Canadians now have several tax effective savings vehicles to choose from, with the new tax-tree First-Home Savings Account (“FHSA”), the tax-free savings account (“TFSA”), or the registered retirement savings plan (“RRSP”). As these three popular investment vehicles offer unique advantages and disadvantages, this article will explore the benefits and drawbacks of each.
First Home Savings Account (FHSA):
The FHSA is a first-time home buyers tax-free savings account designed to help Canadians save up to $40,000 toward their first home. It combines aspects of both the TFSA and the RRSP, allowing you to deduct your contributions like an RRSP, and grow your savings tax-free like a TFSA with no tax implications upon withdrawal.
Advantages of the FHSA account:
Tax deductibility: Your annual contributions of up to $8,000 are tax deductible in the year they are made, like RRSP contributions, effectively reducing your taxable income for the year.
Tax-free growth: Your contributions to the FHSA account can grow on a tax-free basis until you need them to purchase your first home. At which point you can withdraw your original contributions and accumulated growth in the account tax-free.
No repayment requirement: You can use both the FHSA and the Home Buyer’s Plan (HBP) simultaneously. However, with the HBP you need to repay the funds withdrawn within 15 years, whereas with the FHSA there is no requirement to repay the funds that you withdrew towards your first home.
Disadvantages of the FHSA account:
Limited flexibility: Unlike a TFSA, you do not have the same amount of flexibility in how you use your savings. Withdrawals from your FHSA must go towards the purchase of your first home. Any withdrawal that does not meet the criteria of a qualifying withdrawal will be taxable. You are required to close your FHSA at the earlier of you turning 71 or the 15th anniversary of opening your FHSA account.
Lifetime Maximum: There is a lifetime maximum on the total contributions that can be made to your FHSA of $40,000 and an annual $8,000 contribution limit.
Contribution limitations: Only you, your spouse, or common-law partner can contribute directly to your FHSA, as the contributor receives the tax deduction benefit on their tax return. If you are a parent or a grandparent looking to help your children, you can alternatively give them their annual contribution that they can then contribute to their plan personally.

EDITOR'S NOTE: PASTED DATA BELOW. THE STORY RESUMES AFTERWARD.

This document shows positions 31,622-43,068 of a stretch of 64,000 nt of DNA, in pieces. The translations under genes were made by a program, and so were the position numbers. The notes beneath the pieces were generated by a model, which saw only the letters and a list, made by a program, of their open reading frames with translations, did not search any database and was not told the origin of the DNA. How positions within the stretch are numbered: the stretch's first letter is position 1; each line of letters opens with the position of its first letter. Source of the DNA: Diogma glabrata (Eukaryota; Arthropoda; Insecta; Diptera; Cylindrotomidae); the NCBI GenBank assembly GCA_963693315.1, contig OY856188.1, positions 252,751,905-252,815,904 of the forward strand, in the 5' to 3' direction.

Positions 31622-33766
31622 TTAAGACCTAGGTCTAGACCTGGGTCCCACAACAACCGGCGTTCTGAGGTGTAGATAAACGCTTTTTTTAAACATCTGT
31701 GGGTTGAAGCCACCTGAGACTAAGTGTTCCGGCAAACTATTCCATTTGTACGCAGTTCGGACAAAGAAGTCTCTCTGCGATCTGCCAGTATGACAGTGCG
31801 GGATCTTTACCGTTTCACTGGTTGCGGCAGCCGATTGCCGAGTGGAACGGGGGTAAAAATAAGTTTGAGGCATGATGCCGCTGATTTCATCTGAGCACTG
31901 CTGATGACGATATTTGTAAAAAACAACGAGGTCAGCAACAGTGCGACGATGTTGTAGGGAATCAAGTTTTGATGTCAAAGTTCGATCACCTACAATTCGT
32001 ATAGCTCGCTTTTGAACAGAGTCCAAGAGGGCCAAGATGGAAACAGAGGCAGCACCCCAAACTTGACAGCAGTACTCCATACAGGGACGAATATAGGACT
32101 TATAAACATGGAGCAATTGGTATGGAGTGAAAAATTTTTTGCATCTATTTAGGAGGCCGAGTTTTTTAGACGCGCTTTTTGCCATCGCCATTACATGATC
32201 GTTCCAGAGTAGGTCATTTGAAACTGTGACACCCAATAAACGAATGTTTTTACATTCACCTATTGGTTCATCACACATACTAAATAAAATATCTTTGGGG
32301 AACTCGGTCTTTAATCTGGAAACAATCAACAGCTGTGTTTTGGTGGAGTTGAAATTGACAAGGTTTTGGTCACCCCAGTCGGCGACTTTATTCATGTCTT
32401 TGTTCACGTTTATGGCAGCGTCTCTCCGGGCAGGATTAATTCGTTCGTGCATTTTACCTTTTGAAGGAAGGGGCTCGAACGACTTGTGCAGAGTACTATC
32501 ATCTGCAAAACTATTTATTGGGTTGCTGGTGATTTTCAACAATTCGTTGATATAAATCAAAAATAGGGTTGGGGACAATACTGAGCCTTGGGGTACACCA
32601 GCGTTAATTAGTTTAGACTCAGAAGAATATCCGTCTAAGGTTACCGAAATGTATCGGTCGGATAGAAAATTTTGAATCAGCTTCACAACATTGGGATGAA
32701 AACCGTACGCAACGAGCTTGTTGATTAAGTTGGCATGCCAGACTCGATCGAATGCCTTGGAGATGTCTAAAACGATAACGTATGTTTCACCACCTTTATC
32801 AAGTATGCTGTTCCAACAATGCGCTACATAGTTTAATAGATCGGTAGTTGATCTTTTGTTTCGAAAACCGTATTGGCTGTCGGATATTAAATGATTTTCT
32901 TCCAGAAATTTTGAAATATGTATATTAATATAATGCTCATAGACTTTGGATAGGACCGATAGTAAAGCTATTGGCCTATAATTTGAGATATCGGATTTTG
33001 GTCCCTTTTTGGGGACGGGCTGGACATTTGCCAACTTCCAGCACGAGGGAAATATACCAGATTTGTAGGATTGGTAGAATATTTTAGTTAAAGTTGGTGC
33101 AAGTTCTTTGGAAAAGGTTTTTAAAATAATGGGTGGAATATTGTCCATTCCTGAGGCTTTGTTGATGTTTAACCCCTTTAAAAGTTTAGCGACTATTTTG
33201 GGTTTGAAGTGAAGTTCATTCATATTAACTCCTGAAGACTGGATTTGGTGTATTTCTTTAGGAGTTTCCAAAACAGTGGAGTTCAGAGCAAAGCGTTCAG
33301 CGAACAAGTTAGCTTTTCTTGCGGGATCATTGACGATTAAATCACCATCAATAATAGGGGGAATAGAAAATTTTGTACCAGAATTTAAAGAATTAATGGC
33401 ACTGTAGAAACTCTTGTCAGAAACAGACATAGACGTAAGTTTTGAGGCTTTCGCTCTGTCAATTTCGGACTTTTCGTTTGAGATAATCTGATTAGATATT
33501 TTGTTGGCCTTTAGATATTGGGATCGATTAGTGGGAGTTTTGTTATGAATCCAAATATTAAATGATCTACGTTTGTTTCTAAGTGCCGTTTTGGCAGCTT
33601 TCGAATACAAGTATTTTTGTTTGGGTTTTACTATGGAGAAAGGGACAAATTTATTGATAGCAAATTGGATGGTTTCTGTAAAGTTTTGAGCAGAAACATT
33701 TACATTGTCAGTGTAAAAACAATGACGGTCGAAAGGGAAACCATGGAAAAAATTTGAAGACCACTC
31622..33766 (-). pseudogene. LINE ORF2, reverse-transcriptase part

Tax-Free Savings Account (TFSA):
The Tax-Free Savings Account is an investment account that was introduced to Canadians in 2009. It can hold cash, guaranteed investment certificates, mutual funds, index funds, exchange traded funds, stocks and many other investment products.
Tax-Free Growth: Contributions to a TFSA grow tax-free, and withdrawals are also tax-free, making it an attractive option for long-term savings.
Contributions Room: You are able to carry forward unused contribution room from the prior years indefinitely, allowing you to catch up on contributions in the future.
Withdrawal Flexibility: You can withdraw the funds at any time to be put towards anything you like. Any withdrawals are added back to your contribution room for the following year, giving you the flexibility to recontribute to your TFSA in the future.
No tax deductions: The biggest drawback of a TFSA, is that your contributions are made with after-tax dollars and are not tax deductible, unlike the FHSA and RRSP.
Contribution limits: Though there is no lifetime maximum contribution limit, there is an annual contribution limit, stipulated by the Government of Canada. Any excess contribution results in penalties in the form of a 1% monthly tax on the excess amount. Only the individual can contribute to their own TFSA. But a parent or grandparent can give their children their annual contribution.
Registered Retirement Savings Plan (RRSP):
The Registered Retirement Savings Plan is designed to help Canadians save for retirement on a tax-advantaged basis.
Tax deductibility: The contributions made to your RRSP are tax-deductible, reducing your taxable income.
Retirement Income: The purpose of an RRSP is to help you save for retirement, so out of the three savings vehicles it has the largest annual contribution room giving you the ability to grow your savings within the plan on a tax-free basis until you are required to withdraw them in retirement.
Spousal RRSPs: RRSP rules allow for contributions to a spousal RRSP, where the higher-earning spouse contributes to a plan in the name of the lower-earning spouse, based on the contributing spouse’s contribution room. This strategy can help equalize retirement income and potentially lower the overall tax burden.
Contribution Limit: The RRSP contribution limit is a percentage of earned income up to a maximum of 18%. For 2023, the maximum contribution amount is $30,780.
Taxable Withdrawals: Withdrawals from an RRSP are taxable as income and at the age of 71 you must convert your RRSP into a RRIF or annuity and are required to begin withdrawing the funds from your RRIF.
Loss of Contribution Room: If you withdraw funds from your RRSP, you permanently lose that contribution room.
Depending on your financial goal, investment time horizon, and overall financial situation, the different advantages and disadvantages of each savings plan may dictate the best plan or combination of plans for you. If you have any further questions, our planners would be happy to discuss the plans in more detail.